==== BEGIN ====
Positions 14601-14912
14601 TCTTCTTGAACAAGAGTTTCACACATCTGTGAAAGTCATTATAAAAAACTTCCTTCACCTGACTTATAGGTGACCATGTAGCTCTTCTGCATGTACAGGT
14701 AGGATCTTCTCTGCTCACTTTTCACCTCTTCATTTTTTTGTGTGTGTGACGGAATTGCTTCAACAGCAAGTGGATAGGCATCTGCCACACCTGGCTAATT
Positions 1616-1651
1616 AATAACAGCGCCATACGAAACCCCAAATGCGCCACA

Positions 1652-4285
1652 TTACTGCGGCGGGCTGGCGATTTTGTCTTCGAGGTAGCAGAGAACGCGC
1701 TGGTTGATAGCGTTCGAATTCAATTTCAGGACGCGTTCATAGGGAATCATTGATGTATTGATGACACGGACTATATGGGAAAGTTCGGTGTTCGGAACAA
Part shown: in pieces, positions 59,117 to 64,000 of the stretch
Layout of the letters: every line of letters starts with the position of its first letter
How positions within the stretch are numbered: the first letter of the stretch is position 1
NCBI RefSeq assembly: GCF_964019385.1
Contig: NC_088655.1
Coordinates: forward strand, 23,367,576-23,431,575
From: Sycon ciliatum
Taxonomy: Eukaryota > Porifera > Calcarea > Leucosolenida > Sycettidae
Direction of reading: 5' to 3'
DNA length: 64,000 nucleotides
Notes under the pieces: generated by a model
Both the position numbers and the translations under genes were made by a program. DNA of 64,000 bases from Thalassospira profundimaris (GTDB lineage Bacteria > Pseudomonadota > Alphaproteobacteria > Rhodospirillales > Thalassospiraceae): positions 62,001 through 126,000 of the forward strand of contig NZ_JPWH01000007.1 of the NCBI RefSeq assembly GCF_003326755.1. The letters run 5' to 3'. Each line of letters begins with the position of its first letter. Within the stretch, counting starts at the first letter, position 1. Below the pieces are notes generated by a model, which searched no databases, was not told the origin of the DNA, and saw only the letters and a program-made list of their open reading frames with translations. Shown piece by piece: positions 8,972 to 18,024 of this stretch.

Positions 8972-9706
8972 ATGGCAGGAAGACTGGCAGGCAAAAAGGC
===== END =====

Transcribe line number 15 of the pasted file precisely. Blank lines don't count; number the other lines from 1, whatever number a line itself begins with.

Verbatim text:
From: Sycon ciliatum